Which is not to say that I’m lazy or unmotivated. Trust me; saying “no” is not easy to do. It takes real discipline to maintain this balance. I just don’t buy into the rat race, or the idea that retirement is our reward for hard work. Instead, I look at my relationships with friends and family, at my bank account, my art output, my client schedule, my pile of clean socks, and know that at this moment, I have what I need. I have enough.
I turned down the fourth potential client in as many weeks recently. It’s not easy for me to turn down work – I want to please everyone, and I could always use a little more money in my retirement fund. But I left the world of full-time work almost a year ago to create balance in my life, to live in a state of “enough.
As in “enough work.” And “enough money.” And “enough time.”
I was first introduced to the concept “enough” through the book “Your Money or Your Life.” The authors’ theory is a fairly simple one – that once our needs (not just for food, shelter and clothing, but also for fulfillment and meaning) are met, we’re in a state of ‘’enough.” We don’t need anything beyond that; rather, constantly trying to attain the next big thing while ignoring that which makes you feel truly fulfilled leads to an endless cycle of spending to create temporary happiness. That spending, in turn, requires even more work, at the expense of time we could spend on activities (or with people) that give our lives meaning.
But how do you figure out what enough looks like?
In my case, I decided (after years of earning good money while working jobs that weren’t always fulfilling) that I needed to be able to pay my bills, fund my art business for a year until it becomes profitable, put something away for emergencies, and save a little for retirement. Those are my money requirements. On the time side of the enough equation, I wanted enough time for my art practice, enough time to go on trips, enough time to take care of my housekeeping so I didn’t feel constantly frazzled or overwhelmed.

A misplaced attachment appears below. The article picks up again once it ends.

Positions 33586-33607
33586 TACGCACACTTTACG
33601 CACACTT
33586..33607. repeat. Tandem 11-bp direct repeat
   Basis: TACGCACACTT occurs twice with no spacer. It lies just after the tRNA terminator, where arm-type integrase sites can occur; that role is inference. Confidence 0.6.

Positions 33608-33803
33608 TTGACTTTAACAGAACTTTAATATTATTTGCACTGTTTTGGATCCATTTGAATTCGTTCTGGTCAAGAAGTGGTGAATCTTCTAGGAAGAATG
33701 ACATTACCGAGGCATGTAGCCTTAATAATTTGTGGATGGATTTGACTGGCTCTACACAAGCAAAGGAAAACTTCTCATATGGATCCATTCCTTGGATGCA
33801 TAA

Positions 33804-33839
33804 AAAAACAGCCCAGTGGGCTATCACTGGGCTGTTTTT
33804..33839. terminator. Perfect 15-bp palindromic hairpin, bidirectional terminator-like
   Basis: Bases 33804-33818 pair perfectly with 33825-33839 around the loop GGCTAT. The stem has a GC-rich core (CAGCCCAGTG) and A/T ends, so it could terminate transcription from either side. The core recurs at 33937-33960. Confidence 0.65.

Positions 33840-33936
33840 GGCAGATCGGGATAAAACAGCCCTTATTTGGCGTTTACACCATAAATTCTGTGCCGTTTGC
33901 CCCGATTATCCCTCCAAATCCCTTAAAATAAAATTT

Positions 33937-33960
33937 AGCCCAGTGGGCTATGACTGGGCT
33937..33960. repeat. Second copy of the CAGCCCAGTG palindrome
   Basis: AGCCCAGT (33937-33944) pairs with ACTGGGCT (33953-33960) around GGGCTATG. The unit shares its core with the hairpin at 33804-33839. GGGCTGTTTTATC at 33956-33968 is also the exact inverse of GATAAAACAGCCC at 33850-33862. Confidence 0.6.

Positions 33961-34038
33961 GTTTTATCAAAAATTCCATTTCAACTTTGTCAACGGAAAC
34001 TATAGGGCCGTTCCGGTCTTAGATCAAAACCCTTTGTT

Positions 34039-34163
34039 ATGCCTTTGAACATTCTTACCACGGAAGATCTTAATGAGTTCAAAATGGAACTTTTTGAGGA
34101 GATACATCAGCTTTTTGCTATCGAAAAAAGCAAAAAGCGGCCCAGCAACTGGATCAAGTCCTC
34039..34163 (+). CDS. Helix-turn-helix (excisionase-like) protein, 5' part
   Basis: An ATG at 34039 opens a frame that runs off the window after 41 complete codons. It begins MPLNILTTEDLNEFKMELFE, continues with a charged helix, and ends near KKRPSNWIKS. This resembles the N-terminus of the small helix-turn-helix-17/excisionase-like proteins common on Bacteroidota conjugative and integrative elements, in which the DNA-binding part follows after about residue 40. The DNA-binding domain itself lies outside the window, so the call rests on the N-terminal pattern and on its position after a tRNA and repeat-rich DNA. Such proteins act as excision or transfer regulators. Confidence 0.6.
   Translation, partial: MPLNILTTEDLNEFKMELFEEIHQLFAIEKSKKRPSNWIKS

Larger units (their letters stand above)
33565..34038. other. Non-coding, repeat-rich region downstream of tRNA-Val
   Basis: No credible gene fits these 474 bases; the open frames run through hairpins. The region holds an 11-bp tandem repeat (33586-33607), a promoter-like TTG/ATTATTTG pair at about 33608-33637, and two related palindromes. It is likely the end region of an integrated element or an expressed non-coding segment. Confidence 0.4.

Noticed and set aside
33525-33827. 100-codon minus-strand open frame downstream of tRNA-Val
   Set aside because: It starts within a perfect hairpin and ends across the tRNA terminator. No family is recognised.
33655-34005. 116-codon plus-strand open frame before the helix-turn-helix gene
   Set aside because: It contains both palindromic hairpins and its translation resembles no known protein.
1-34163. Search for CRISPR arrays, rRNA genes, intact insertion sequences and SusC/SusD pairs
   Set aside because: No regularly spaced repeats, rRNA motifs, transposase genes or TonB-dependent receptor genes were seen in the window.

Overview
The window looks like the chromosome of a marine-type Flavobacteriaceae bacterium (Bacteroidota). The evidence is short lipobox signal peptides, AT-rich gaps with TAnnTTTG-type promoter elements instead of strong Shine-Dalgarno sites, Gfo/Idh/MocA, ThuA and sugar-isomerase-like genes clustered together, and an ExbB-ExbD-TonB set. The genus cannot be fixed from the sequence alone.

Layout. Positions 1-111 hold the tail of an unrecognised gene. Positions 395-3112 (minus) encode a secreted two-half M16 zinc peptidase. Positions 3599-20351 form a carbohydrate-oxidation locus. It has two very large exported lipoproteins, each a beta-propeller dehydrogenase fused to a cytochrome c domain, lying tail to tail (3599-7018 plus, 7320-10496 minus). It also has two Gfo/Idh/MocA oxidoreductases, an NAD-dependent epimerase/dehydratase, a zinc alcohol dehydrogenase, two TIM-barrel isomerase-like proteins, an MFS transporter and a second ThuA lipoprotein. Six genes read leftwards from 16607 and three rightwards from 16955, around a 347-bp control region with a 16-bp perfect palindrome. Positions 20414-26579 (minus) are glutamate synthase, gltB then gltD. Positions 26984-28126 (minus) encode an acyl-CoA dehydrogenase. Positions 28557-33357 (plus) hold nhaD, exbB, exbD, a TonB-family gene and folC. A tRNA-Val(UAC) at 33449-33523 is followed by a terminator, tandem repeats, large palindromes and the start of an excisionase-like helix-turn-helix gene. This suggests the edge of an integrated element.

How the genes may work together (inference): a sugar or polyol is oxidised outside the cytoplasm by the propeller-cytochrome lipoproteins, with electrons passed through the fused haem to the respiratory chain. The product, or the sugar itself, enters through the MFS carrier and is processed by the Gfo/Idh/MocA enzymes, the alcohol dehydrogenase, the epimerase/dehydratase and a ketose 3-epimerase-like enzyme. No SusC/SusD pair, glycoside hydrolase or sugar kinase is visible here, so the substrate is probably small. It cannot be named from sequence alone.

When I first started consulting, though, I had more than enough time and not enough client work (and therefore not enough money). Fortunately, my client base quickly grew to the point where I had enough client time and enough creative time. I work on-site with my clients four days per week, and work on my art the other three days.
I’ve turned down any client work that would take me beyond four days per week. Having fewer than three days of dedicated creative time would mean that my art practice would suffer, I’d have piles of dirty laundry, and I’d feel just as overwhelmed as I did when I had a full-time job. Yes, I’d earn more money, but I’d just put it aside for the future, to take time off from a hectic life. Frankly, I’d much rather live that less-hectic life now.